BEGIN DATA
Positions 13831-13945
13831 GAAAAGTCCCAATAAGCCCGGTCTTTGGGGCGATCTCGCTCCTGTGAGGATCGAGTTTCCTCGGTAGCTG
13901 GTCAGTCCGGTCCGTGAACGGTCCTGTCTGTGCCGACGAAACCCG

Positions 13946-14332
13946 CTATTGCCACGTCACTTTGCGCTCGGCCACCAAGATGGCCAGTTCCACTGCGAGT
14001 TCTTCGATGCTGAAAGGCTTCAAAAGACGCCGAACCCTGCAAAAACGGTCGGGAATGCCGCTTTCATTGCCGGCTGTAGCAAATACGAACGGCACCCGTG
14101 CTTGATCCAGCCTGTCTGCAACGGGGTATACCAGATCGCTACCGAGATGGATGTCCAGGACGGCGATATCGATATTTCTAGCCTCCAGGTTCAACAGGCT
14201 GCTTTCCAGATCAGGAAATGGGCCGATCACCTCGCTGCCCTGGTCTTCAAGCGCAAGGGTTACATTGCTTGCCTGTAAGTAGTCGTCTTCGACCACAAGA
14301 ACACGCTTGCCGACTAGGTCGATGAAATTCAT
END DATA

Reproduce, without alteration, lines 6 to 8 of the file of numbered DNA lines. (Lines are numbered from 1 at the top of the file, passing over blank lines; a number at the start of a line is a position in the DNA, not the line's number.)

14001 TCTTCGATGCTGAAAGGCTTCAAAAGACGCCGAACCCTGCAAAAACGGTCGGGAATGCCGCTTTCATTGCCGGCTGTAGCAAATACGAACGGCACCCGTG
14101 CTTGATCCAGCCTGTCTGCAACGGGGTATACCAGATCGCTACCGAGATGGATGTCCAGGACGGCGATATCGATATTTCTAGCCTCCAGGTTCAACAGGCT
14201 GCTTTCCAGATCAGGAAATGGGCCGATCACCTCGCTGCCCTGGTCTTCAAGCGCAAGGGTTACATTGCTTGCCTGTAAGTAGTCGTCTTCGACCACAAGA